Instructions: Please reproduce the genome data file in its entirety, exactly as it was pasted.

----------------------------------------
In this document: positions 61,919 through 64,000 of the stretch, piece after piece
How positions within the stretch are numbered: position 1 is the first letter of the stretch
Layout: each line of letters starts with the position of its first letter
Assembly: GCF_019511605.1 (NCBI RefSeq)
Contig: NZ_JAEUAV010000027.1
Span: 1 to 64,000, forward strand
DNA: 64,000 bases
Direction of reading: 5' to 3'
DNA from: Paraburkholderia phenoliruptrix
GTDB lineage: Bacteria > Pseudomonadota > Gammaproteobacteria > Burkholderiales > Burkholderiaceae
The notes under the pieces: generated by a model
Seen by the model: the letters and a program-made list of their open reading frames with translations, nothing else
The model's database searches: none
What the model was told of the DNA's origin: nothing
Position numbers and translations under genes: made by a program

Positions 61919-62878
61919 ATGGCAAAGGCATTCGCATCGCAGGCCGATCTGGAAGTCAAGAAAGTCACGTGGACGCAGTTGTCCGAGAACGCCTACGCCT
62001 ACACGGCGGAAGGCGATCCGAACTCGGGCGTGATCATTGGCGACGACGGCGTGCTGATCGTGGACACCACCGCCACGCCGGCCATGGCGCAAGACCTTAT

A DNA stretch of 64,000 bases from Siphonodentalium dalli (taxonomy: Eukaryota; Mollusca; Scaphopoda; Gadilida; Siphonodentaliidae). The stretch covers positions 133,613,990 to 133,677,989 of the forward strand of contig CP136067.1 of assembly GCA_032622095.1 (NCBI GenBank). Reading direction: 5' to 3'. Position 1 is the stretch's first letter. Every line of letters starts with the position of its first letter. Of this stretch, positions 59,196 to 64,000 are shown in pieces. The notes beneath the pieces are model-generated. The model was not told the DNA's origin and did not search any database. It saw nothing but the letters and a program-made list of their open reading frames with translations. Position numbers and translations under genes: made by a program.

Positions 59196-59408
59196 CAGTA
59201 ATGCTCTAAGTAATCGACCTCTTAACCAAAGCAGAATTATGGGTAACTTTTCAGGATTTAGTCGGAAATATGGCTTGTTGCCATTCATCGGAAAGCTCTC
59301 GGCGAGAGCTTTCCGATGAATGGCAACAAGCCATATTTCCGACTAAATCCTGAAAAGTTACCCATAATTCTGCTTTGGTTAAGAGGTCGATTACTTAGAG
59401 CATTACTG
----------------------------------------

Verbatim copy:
In this document: positions 61,919 through 64,000 of the stretch, piece after piece
How positions within the stretch are numbered: position 1 is the first letter of the stretch
Layout: each line of letters starts with the position of its first letter
Assembly: GCF_019511605.1 (NCBI RefSeq)
Contig: NZ_JAEUAV010000027.1
Span: 1 to 64,000, forward strand
DNA: 64,000 bases
Direction of reading: 5' to 3'
DNA from: Paraburkholderia phenoliruptrix
GTDB lineage: Bacteria > Pseudomonadota > Gammaproteobacteria > Burkholderiales > Burkholderiaceae
The notes under the pieces: generated by a model
Seen by the model: the letters and a program-made list of their open reading frames with translations, nothing else
The model's database searches: none
What the model was told of the DNA's origin: nothing
Position numbers and translations under genes: made by a program

Positions 61919-62878
61919 ATGGCAAAGGCATTCGCATCGCAGGCCGATCTGGAAGTCAAGAAAGTCACGTGGACGCAGTTGTCCGAGAACGCCTACGCCT
62001 ACACGGCGGAAGGCGATCCGAACTCGGGCGTGATCATTGGCGACGACGGCGTGCTGATCGTGGACACCACCGCCACGCCGGCCATGGCGCAAGACCTTAT

A DNA stretch of 64,000 bases from Siphonodentalium dalli (taxonomy: Eukaryota; Mollusca; Scaphopoda; Gadilida; Siphonodentaliidae). The stretch covers positions 133,613,990 to 133,677,989 of the forward strand of contig CP136067.1 of assembly GCA_032622095.1 (NCBI GenBank). Reading direction: 5' to 3'. Position 1 is the stretch's first letter. Every line of letters starts with the position of its first letter. Of this stretch, positions 59,196 to 64,000 are shown in pieces. The notes beneath the pieces are model-generated. The model was not told the DNA's origin and did not search any database. It saw nothing but the letters and a program-made list of their open reading frames with translations. Position numbers and translations under genes: made by a program.

Positions 59196-59408
59196 CAGTA
59201 ATGCTCTAAGTAATCGACCTCTTAACCAAAGCAGAATTATGGGTAACTTTTCAGGATTTAGTCGGAAATATGGCTTGTTGCCATTCATCGGAAAGCTCTC
59301 GGCGAGAGCTTTCCGATGAATGGCAACAAGCCATATTTCCGACTAAATCCTGAAAAGTTACCCATAATTCTGCTTTGGTTAAGAGGTCGATTACTTAGAG
59401 CATTACTG